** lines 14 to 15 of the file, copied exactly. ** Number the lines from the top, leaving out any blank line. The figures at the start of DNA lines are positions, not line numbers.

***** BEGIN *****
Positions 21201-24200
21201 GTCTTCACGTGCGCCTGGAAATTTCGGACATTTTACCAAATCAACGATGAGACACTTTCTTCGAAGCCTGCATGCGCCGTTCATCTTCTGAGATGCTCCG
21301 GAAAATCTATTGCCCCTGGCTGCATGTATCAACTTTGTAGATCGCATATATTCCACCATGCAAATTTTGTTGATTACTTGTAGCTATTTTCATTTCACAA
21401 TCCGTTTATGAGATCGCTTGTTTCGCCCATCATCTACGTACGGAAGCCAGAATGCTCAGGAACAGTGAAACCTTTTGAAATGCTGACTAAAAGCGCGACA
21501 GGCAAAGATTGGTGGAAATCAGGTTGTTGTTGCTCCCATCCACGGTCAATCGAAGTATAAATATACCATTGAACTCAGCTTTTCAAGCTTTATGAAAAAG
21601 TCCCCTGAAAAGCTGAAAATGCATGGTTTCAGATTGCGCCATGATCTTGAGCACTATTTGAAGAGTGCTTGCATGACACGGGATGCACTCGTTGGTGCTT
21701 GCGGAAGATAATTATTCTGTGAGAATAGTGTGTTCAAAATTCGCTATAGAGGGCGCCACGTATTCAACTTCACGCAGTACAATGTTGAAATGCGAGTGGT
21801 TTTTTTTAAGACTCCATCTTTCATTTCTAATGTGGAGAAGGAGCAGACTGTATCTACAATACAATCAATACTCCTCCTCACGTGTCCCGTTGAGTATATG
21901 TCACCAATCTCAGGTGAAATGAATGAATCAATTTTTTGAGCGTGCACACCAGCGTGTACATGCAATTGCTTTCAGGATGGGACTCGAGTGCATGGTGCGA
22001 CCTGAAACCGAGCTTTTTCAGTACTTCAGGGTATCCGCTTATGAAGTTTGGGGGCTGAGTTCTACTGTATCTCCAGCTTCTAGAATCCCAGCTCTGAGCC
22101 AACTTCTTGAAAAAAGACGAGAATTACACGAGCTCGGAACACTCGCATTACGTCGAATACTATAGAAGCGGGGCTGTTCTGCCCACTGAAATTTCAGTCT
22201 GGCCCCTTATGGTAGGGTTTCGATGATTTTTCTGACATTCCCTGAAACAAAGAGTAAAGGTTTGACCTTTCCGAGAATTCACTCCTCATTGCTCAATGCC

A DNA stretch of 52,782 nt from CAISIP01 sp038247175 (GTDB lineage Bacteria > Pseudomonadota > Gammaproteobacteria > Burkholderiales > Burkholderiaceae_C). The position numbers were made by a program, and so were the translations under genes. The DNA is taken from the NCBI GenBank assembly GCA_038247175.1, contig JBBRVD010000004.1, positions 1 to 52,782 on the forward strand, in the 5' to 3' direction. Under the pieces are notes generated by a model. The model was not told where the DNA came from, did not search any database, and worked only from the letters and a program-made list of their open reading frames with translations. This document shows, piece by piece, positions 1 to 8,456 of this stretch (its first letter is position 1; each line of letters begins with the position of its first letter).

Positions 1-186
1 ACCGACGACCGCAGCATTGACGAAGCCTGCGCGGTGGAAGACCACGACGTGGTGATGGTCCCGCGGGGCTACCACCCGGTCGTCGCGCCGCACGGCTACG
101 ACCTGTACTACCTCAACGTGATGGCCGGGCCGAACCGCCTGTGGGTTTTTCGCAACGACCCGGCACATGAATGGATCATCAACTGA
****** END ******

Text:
Positions 1-186
1 ACCGACGACCGCAGCATTGACGAAGCCTGCGCGGTGGAAGACCACGACGTGGTGATGGTCCCGCGGGGCTACCACCCGGTCGTCGCGCCGCACGGCTACG